Archive for June, 2009
Sixty-five-year-old George Lincoln* never suspected that anything was wrong. Aside from some of the typical side effects of hormone therapy for his prostate cancer, such as fatigue, occasional hot flashes, mild weight gain, and a loss of libido, he felt okay. He didn’t have abdominal pain, nausea, jaundice, or any other symptoms that might indicate a potentially life-threatening problem.
As men age, their testosterone production begins to slow. As men get into their 50s, 60s, and beyond, they may start to have signs and symptoms of low testosterone including reduced sex drive and sense of vitality, erectile dysfunction, decreased energy, lower muscle mass and bone density, and anemia. In some cases, supplemental testosterone may help. However, doctors disagree over the wisdom of prescribing testosterone to prostate cancer survivors.
A conversation with Fritz H. Schroder, M.D., the principal investigator of the European Randomized Study of Screening for Prostate Cancer
Today, about 10% to 20% of patients who have their prostate surgically removed are told that they have positive surgical margins, meaning some cancer cells may have been left behind. In this roundtable discussion, three Harvard physicians discuss positive surgical margins what patients with positive margins should consider next.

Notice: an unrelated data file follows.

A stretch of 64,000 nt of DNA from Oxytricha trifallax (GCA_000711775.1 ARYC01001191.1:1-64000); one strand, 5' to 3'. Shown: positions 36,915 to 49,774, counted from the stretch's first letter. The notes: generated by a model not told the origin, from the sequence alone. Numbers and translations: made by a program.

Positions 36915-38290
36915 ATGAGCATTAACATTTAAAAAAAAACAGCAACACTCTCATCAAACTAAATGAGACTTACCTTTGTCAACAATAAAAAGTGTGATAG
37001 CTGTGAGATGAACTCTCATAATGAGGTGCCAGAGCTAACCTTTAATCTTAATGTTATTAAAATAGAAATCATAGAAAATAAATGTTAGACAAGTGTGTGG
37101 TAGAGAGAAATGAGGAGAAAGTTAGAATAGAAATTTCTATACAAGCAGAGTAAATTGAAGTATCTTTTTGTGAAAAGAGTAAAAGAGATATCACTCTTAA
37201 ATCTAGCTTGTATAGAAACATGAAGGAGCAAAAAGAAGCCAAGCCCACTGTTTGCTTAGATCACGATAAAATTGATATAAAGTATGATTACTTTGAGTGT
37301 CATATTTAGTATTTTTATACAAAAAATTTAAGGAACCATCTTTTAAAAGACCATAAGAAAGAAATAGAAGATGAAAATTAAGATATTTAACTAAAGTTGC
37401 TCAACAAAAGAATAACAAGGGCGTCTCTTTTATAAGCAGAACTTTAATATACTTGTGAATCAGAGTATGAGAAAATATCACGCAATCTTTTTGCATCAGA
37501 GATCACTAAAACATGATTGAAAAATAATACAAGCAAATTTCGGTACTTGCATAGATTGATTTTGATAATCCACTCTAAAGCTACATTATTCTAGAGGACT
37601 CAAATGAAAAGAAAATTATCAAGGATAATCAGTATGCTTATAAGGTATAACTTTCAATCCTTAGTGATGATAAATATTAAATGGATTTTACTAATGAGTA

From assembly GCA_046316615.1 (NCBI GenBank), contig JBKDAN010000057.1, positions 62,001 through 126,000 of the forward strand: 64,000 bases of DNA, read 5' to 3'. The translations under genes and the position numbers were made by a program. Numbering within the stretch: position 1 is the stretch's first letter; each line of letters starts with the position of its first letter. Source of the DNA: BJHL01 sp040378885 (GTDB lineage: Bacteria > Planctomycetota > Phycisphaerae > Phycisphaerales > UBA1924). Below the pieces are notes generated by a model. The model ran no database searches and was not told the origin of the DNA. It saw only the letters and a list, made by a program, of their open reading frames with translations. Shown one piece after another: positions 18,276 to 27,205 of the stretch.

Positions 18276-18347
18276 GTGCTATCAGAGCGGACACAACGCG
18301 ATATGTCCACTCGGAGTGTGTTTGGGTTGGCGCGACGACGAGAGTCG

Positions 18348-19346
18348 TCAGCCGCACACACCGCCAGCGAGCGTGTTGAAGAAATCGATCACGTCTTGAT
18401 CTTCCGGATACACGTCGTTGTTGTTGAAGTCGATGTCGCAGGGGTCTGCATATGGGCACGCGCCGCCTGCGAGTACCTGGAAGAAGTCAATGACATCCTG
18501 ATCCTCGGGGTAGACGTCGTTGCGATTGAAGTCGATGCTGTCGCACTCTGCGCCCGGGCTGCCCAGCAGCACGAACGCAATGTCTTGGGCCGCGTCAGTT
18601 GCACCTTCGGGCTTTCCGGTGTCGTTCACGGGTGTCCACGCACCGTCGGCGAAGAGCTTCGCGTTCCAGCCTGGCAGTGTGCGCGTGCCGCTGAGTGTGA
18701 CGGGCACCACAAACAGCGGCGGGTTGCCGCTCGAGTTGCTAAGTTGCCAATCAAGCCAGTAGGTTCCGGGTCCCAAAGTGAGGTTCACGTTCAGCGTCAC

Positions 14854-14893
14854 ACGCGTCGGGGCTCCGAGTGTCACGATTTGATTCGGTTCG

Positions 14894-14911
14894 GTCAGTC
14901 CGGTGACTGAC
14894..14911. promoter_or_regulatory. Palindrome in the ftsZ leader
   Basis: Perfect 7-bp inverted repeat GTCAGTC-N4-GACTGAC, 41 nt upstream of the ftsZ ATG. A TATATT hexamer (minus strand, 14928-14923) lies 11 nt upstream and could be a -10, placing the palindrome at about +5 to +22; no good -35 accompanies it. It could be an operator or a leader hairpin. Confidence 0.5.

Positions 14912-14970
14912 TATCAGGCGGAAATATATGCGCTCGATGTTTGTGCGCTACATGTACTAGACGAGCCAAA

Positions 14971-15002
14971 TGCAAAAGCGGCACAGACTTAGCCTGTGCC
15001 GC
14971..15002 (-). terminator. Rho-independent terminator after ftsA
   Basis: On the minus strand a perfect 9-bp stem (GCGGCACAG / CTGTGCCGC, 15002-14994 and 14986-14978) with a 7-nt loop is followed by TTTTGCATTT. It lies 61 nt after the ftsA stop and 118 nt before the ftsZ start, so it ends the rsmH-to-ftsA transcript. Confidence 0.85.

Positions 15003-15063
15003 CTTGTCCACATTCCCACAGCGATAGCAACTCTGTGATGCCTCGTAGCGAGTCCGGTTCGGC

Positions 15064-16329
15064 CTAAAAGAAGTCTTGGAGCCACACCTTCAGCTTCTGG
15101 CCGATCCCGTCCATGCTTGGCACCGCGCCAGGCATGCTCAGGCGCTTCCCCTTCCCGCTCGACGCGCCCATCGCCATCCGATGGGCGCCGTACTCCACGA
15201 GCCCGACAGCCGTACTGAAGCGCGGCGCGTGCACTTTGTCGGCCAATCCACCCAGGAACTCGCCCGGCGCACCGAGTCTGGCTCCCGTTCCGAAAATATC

Knowing the basics of scientific research and statistics can help you understand what medical studies really say
In the late 1990s, word that selenium and vitamin E might lower the risk of prostate cancer was reported by newspapers and magazines, broadcast on television and radio, and announced on Web sites. Eager to prevent the disease — and convinced that vitamins and minerals couldn’t be harmful — men around the world began taking the supplements.